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Professional boxers are widely considered some of the best conditioned athletes in the world, but on the surface it may be hard to see the direct benefit for a current NBA player to train like a fighter. Chattin Hill, the Strength & Conditioning Coordinator for the Hawks, introduced Atlanta big man Al Horford to the idea of using boxing as off-season cross training a year ago, and after Horford responded by being named to the first All-Star team of his career it was only a matter of time before other players were interested in pulling on the gloves.

Zaza Pachulia (see video above) is one of the most recent players to add boxing workouts to his summer routine, joining Al Horford, Mario West and Randolph Morris. While relatively new to the Hawks, there have been players using boxing to stay in shape for more than a decade. Al Harrington has been boxing in the off-season throughout his 10-year career and was the subject of a video feature produced by Dime Magazine back in 2008. (Click Here to view the video.) More recently the Grizzlies’ Rudy Gay picked up the routine, and credited players such as David West, Cuttino Mobley and Manu Ginobili for convincing him of the benefits.

Former NBA player Jamie Feick is now the head coach at Lexington High School in Mansfield, Ohio. He used boxing as training tool starting around 1990 and found it so effective that he puts his entire team through three workouts each week over the summer. (Read the full story)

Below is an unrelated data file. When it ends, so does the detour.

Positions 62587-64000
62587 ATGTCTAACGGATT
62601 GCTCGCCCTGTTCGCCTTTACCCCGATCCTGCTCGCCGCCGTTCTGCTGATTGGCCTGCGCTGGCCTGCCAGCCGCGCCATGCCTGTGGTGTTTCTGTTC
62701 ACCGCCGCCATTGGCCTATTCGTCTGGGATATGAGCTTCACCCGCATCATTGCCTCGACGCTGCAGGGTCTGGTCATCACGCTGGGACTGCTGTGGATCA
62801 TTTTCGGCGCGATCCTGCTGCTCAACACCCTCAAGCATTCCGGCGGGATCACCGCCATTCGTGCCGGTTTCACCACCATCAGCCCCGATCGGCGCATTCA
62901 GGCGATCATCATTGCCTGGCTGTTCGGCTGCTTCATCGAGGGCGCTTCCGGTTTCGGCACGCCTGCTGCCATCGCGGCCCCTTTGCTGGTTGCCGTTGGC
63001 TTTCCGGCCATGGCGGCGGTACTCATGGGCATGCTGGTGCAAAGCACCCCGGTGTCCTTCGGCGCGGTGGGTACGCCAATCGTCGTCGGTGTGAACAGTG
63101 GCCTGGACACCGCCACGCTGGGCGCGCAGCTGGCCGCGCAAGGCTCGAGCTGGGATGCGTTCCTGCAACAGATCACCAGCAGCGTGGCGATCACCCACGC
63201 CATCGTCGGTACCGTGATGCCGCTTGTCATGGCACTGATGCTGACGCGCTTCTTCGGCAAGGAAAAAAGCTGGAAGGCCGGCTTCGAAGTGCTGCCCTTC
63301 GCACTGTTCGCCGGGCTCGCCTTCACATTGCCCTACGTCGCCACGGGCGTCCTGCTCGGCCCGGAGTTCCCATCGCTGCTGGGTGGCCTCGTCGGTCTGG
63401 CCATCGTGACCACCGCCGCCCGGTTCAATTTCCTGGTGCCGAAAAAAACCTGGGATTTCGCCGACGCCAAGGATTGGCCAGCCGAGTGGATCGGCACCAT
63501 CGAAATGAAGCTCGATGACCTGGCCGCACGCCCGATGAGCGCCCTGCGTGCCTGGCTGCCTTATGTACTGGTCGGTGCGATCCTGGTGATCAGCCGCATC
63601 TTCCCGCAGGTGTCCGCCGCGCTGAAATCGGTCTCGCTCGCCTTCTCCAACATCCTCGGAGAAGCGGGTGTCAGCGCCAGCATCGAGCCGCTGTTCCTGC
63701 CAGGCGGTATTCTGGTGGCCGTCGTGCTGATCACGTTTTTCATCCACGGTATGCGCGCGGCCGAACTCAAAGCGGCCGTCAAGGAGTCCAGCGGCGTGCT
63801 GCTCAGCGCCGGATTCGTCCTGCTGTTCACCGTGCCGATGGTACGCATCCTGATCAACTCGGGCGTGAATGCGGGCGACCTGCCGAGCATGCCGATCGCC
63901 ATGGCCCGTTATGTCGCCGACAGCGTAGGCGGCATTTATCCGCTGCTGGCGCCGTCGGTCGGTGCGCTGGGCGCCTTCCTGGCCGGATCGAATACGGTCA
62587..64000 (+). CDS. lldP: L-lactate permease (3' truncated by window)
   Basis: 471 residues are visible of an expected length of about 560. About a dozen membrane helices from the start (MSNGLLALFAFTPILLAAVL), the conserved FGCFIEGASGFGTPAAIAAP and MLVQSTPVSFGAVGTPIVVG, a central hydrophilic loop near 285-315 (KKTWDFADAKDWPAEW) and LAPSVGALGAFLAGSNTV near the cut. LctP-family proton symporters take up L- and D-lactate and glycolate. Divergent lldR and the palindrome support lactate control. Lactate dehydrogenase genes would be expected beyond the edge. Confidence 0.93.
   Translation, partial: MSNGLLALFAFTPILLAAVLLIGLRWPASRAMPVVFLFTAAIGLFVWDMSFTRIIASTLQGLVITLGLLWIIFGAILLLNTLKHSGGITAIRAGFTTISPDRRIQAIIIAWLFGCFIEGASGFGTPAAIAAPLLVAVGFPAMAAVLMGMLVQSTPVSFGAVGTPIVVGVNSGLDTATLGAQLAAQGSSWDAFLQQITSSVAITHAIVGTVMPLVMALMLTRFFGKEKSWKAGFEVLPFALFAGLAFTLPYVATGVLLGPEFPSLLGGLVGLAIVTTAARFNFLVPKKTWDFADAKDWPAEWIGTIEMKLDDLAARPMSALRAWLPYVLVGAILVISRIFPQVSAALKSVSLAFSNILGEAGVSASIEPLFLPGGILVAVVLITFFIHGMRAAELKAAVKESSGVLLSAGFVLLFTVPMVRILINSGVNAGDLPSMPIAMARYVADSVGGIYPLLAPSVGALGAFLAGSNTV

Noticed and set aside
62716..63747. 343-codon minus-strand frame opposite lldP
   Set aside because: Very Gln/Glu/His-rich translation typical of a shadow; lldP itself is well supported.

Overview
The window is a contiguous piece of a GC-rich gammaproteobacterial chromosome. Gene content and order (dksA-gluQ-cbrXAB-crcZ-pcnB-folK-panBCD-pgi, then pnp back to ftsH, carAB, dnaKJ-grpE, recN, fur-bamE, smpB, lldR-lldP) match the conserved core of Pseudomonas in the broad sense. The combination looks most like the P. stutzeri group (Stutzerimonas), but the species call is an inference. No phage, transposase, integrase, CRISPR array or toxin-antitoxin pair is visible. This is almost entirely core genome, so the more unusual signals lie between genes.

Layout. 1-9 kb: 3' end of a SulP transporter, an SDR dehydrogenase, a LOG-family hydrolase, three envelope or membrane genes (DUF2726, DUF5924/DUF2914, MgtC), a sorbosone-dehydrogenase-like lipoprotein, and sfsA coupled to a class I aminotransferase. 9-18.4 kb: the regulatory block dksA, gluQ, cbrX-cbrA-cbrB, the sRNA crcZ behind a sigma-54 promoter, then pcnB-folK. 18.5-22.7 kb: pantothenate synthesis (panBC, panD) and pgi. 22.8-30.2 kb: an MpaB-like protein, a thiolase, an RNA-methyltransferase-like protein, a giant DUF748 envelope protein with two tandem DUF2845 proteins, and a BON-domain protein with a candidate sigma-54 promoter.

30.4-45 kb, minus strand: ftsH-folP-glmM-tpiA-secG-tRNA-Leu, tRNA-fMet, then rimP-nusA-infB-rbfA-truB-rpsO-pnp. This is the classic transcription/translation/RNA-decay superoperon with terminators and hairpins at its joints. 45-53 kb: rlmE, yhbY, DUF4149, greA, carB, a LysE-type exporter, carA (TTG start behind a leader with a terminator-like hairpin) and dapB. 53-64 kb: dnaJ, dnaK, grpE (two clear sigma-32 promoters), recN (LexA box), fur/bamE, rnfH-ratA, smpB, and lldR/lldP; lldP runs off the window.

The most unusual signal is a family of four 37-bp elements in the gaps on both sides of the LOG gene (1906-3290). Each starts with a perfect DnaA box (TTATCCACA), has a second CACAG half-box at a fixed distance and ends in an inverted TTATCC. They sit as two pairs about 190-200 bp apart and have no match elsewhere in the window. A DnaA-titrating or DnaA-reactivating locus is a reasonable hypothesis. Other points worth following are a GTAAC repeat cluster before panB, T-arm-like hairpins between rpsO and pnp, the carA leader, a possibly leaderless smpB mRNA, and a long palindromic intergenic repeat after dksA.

With Pachulia and Horford leading the Hawks charge into the ring, it is important to note that the benefits of boxing are even greater for big men. Skills that big men commonly lack such as quickness, hand-eye coordination and balance are all areas that improve during workouts. Those are in addition to the purely conditioning aspects that burn calories and increase the anaerobic threshold for the athletes. The intense intervals that make up the boxing workouts (or rounds if the boxer is actually competing) translates very well to the stop-and-go pattern of a basketball game. NBA players have to use intense bursts of energy, but they are quickly followed by dead balls and timeouts.

For a Hawks team that will enter the 2010-11 season with a main goal of making it in to the deeper rounds, it seems appropriate that two of their big men have entered the ring to start the fight in the summer.